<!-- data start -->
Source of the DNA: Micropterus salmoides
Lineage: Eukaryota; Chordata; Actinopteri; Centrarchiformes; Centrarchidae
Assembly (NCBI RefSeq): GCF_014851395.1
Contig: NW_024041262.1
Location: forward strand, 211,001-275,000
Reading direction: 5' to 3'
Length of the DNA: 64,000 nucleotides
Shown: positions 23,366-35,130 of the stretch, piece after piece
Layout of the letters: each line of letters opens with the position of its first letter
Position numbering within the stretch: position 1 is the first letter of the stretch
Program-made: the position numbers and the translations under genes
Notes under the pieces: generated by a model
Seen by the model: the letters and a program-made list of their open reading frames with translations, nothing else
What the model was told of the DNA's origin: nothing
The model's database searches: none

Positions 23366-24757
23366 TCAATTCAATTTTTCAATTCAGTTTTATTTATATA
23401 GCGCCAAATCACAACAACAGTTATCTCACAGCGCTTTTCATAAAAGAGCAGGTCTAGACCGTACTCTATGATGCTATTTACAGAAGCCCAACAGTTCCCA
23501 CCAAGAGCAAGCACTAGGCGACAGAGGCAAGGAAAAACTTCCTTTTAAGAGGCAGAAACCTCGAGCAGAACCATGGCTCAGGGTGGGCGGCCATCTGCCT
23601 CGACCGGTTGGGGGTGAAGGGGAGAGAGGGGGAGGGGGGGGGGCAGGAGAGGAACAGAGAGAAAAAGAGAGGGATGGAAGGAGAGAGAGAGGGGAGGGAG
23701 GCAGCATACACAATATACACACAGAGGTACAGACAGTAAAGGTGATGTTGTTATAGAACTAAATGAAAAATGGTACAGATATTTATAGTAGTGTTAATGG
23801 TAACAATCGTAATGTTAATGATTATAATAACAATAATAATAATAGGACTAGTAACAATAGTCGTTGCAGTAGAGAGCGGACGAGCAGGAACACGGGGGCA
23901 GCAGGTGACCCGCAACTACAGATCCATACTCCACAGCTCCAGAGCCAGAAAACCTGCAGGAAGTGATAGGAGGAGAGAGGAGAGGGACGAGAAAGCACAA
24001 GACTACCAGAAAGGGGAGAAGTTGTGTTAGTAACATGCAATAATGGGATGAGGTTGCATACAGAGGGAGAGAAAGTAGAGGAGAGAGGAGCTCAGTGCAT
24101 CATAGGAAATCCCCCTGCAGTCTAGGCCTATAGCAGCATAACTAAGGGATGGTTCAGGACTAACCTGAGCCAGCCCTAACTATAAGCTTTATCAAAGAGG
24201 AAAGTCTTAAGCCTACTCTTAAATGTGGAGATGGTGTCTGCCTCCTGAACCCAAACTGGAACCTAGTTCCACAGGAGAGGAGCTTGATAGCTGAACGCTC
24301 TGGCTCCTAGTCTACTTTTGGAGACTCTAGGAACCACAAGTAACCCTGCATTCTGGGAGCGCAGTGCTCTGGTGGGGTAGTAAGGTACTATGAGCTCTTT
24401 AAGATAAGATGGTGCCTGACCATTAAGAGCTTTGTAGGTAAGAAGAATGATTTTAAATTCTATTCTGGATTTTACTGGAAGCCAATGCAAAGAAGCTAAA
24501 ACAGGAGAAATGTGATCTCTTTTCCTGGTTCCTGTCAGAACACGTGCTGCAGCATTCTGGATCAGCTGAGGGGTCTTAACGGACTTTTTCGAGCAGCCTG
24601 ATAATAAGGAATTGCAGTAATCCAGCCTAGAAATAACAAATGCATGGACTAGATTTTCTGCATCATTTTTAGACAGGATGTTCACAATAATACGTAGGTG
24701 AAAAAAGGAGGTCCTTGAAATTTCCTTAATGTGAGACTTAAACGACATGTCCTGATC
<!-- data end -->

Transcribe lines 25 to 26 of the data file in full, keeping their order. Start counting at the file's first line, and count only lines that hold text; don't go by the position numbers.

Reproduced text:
24101 CATAGGAAATCCCCCTGCAGTCTAGGCCTATAGCAGCATAACTAAGGGATGGTTCAGGACTAACCTGAGCCAGCCCTAACTATAAGCTTTATCAAAGAGG
24201 AAAGTCTTAAGCCTACTCTTAAATGTGGAGATGGTGTCTGCCTCCTGAACCCAAACTGGAACCTAGTTCCACAGGAGAGGAGCTTGATAGCTGAACGCTC